Such sensitive matters are not helped when a member feels particularly aggrieved towards a certain clerk, as the ET noted Bijlani did of Wiseman in this case.
Of one mind?
The personal relationships between the defendants became a point of discussion of the hearing. It emerged that Wiseman had been in a relationship with Fenwick between late 1999 and August 2000 and later, in July 2008, she began a relationship with Stewart, which continues today.
The claimant suggested that the actions of Fenwick and Stewart may have been influenced unduly by Wiseman because of their personal relations.
“Plainly it would be an understatement to say that the claimant felt she had been shabbily treated by the respondents,” stated the ET.
“But it was also clear that she felt particularly strongly about what she regarded as the role in her treatment, and the conduct towards her, of Ms Wiseman.”
Bijlani’s lawyers suggested that personal considerations had clouded the judgement of Stewart and Fenwick and that Wiseman had acted in a “cynical fashion” to elevate herself to the most powerful position within chambers.
The ET flatly rejected such a suggestion.
The heads of chambers, it said, respected Wiseman’s management of the clerking team and were protective of it, and it was “for these reasons alone” that both Fenwick and Stewart were sensitive to Wiseman’s concerns. “We found no basis to conclude that such relationships had any material influence on the conduct of these three respondents,” it added.
Yet for the bar the issue of personal relationships remains taboo in some circles. Wiseman, Fenwick and Stewart might have been subjected to pointed fingers and stifled giggles, but this particular point touches on a serious subject.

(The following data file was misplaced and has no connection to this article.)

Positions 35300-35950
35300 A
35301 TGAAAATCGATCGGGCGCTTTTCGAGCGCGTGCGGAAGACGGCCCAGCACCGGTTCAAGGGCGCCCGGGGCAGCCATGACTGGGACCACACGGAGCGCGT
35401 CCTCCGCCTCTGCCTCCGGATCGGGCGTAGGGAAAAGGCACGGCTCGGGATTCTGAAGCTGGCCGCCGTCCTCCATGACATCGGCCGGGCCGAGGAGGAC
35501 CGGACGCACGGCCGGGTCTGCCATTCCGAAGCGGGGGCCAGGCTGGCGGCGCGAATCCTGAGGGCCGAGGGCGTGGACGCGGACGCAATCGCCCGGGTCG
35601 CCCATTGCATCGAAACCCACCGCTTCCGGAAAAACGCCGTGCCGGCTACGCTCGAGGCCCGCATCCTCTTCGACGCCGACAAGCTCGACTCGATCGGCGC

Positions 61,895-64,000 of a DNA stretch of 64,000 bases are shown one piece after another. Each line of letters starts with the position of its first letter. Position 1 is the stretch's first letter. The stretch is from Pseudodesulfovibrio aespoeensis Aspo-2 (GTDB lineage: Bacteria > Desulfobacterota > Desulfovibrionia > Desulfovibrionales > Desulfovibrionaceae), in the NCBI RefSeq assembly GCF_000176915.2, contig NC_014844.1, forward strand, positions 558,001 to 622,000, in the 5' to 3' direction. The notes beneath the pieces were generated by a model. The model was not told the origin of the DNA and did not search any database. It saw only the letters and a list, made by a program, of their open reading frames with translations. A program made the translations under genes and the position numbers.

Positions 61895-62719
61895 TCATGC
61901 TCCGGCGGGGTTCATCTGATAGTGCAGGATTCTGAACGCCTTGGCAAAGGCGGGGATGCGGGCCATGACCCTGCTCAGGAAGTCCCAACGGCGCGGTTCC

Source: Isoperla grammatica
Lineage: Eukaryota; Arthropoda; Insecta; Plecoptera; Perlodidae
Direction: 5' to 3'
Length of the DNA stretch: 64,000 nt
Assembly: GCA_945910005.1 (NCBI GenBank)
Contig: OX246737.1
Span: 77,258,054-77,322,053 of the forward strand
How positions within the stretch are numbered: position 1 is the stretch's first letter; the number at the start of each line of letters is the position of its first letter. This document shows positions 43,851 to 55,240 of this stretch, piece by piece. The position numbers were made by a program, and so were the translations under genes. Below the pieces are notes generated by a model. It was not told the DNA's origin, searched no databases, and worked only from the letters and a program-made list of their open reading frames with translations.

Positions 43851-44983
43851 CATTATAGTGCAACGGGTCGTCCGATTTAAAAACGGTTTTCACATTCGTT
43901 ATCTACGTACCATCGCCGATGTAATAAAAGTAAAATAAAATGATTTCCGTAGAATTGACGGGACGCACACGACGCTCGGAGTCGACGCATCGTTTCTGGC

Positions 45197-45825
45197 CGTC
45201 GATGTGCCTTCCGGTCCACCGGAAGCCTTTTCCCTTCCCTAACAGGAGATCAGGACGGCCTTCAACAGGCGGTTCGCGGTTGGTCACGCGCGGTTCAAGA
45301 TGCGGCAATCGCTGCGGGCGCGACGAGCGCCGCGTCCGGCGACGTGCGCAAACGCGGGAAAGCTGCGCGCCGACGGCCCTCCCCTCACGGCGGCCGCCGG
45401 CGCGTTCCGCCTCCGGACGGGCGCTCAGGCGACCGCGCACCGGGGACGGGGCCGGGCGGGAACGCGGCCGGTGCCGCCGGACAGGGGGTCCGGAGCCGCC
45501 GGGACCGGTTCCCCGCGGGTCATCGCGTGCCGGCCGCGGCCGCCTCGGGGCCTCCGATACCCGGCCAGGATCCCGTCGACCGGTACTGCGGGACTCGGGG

“Is it really fair for a clerk to be in a relationship with a barrister?” one practice director questions. “What about conflicts? We’d have some concerns about the clerk being influenced by the barrister, but whether we’d be able to stop such a relationship is another matter.”
“The bar’s an intense environment,” another source says. “People work together for long hours, they socialise together. It’s inevitable this will happen.”
It was the set’s case that Bijlani had refused to do anything to help herself.
The barrister claimed not to have been put forward for marketing events to gain exposure to key clients. The ET was shown evidence of 4NS’s marketing professional inviting members to attend such events. Bijlani and her comparators were all invited and the ET found that Bijlani had not been specifically excluded.
She claimed to have been prevented from working with the set’s key professional negligence clients. But 4NS showed that Bijlani, who specialised in medical negligence, had carried out work for the Solicitors Indemnity Fund, a core client, and also showed that prior to 2006 a third of her instructions came from Julian Bobak, head of clinical negligence at personal injury firm George Ide Phillips. The set said that relationship came to an end in early 2006 when there was a dispute between the barrister and the firm over fees.